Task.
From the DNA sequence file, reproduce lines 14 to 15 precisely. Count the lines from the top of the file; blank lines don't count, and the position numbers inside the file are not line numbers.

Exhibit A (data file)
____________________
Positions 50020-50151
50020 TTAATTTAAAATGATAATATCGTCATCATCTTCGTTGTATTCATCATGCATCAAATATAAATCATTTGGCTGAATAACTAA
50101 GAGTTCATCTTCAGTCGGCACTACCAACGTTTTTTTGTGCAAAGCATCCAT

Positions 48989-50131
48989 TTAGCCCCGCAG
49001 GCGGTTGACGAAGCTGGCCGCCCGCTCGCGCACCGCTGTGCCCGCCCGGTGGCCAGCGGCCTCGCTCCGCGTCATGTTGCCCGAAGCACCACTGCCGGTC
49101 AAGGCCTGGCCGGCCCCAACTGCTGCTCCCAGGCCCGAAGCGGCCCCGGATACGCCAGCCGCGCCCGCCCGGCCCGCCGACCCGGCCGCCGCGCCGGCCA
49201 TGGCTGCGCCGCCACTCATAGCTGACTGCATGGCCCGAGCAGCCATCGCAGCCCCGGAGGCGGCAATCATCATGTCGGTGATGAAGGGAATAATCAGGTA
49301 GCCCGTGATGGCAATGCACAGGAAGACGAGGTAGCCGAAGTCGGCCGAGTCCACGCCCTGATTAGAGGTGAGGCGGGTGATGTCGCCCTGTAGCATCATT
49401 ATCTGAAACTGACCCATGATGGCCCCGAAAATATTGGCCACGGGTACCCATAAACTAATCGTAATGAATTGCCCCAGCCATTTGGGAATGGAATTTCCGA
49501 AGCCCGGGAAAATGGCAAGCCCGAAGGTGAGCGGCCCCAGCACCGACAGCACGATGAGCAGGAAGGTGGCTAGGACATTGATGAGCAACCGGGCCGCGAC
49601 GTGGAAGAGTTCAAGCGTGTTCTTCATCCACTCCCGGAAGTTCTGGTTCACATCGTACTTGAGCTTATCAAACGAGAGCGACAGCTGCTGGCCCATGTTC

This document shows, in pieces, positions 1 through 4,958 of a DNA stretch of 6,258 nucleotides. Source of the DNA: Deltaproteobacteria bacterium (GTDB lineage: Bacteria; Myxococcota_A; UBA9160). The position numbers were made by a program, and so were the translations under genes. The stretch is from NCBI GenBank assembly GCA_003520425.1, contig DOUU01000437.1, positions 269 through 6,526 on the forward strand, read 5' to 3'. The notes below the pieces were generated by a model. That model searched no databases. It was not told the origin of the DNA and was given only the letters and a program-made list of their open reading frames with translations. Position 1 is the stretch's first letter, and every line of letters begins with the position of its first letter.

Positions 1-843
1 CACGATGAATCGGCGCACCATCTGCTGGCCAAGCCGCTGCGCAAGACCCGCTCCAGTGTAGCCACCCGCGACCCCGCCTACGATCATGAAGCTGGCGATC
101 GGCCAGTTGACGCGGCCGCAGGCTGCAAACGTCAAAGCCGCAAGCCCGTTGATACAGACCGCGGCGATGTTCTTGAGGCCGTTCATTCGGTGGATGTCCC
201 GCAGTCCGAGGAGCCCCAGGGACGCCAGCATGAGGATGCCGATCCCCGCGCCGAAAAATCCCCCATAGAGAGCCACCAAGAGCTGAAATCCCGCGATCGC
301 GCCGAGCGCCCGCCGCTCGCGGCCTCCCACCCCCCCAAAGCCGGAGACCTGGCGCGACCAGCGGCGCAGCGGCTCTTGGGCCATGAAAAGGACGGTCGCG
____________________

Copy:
Positions 1-843
1 CACGATGAATCGGCGCACCATCTGCTGGCCAAGCCGCTGCGCAAGACCCGCTCCAGTGTAGCCACCCGCGACCCCGCCTACGATCATGAAGCTGGCGATC